The answer to #3 and #4 is that you should put the package in hold status once you've installed your version. This tells the Debian package management system to "hold" any future changes to this package, in effect lets you manage the package manually.
From the Debian FAQ:
7.11 What is meant by unknown, install, remove, purge and hold in the package status?
These "want" flags tell what the user wanted to do with a package (as indicated either by the user's actions in the "Select" section of dselect, or by the user's direct invocations of dpkg).
Their meanings are:
unknown - the user has never indicated whether he wants the package>
install - the user wants the package installed or upgraded
remove - the user wants the package removed, but does not want to remove any existing configuration files.
purge - the user wants the package to be removed completely, including its >configuration files.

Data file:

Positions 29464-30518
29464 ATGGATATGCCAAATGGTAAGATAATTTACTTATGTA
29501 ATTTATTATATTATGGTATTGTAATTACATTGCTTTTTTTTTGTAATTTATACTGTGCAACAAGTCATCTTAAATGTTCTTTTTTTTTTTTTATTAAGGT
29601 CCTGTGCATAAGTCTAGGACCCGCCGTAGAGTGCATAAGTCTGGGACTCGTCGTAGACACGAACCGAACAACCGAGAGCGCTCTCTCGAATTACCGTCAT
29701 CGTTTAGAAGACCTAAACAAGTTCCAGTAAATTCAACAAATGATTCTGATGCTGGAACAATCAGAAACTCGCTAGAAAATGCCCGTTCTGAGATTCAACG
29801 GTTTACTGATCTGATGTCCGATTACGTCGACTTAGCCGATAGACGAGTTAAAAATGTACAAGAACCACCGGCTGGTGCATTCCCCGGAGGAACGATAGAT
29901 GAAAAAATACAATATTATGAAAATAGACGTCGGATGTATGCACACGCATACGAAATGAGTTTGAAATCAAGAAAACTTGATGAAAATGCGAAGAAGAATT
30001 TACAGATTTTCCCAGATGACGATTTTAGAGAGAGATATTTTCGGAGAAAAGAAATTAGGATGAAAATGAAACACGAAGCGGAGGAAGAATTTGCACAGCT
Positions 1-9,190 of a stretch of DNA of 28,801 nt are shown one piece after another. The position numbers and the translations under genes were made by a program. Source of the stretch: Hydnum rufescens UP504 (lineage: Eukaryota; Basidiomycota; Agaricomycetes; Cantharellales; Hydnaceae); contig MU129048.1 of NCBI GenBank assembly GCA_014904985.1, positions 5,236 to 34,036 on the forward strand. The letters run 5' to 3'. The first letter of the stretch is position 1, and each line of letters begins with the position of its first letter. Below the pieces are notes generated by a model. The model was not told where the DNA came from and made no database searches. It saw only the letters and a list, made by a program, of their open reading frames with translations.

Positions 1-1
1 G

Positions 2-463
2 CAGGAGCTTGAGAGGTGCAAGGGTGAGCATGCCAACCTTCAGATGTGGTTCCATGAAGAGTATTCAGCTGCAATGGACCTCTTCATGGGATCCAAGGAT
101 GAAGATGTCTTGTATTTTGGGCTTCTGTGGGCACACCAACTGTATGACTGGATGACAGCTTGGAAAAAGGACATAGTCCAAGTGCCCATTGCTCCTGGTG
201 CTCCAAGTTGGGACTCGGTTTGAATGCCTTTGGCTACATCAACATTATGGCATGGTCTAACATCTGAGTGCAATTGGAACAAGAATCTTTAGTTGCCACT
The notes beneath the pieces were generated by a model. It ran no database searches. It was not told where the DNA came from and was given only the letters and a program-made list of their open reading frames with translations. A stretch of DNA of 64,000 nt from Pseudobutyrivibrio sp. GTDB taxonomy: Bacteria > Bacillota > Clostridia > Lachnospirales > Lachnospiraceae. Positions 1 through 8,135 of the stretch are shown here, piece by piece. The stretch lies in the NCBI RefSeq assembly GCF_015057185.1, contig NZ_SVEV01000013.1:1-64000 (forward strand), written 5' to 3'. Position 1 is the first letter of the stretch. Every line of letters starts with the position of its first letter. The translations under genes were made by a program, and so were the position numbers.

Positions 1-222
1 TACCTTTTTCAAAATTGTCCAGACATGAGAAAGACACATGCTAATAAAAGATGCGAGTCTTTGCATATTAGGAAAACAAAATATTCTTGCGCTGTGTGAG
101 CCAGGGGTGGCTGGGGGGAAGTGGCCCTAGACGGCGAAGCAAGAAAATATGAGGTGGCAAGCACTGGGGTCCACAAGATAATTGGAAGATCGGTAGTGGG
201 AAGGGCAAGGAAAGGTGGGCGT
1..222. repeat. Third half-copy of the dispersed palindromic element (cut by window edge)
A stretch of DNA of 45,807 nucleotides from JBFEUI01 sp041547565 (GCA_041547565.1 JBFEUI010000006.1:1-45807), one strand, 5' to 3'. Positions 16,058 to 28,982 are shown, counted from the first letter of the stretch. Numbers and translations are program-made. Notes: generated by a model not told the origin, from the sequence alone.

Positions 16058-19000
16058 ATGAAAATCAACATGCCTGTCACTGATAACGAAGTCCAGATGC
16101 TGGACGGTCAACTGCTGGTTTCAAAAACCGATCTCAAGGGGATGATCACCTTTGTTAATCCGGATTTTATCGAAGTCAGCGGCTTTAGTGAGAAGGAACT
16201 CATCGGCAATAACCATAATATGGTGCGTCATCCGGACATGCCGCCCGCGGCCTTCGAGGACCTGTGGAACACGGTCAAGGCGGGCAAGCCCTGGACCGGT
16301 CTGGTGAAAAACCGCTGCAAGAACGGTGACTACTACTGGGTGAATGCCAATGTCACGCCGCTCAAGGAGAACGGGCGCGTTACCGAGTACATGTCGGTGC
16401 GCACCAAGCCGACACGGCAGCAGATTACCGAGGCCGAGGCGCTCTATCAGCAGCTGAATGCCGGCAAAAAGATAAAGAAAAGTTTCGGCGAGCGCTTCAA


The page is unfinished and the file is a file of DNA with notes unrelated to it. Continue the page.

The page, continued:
hold - the user wants this package not to be processed, i.e., he wants to keep the >current version with the current status whatever that is.
7.12 How do I put a package on hold?
There are three ways of holding back packages, with dpkg, aptitude or with dselect.
With dpkg, you have to export the list of package selections, with:
dpkg --get-selections * > selections.txt
Then edit the resulting file selections.txt, change the line containing the package you wish to hold, e.g. libc6, from this:
Save the file, and reload it into dpkg database with:
dpkg --set-selections < selections.txt
With aptitude, you can hold a package using
aptitude hold package_name
and remove the hold with
aptitude unhold package_name
With dselect, you have to enter the [S]elect screen, find the package you wish to hold in >its present state, and press the
=' key (or H'). The changes will go live immediately >after you exit the [S]elect screen.
Note: People have found issues with the aptitude hold command, so imho you should prefer the dpkg command to hold the package. Alternatively, you could hold the package via the Synaptic package manager GUI interface (Package > Lock Version). My preference is to use dpkg because it has worked well for me.
You already have a good answer for the rest so I'll not venture my opinion on those.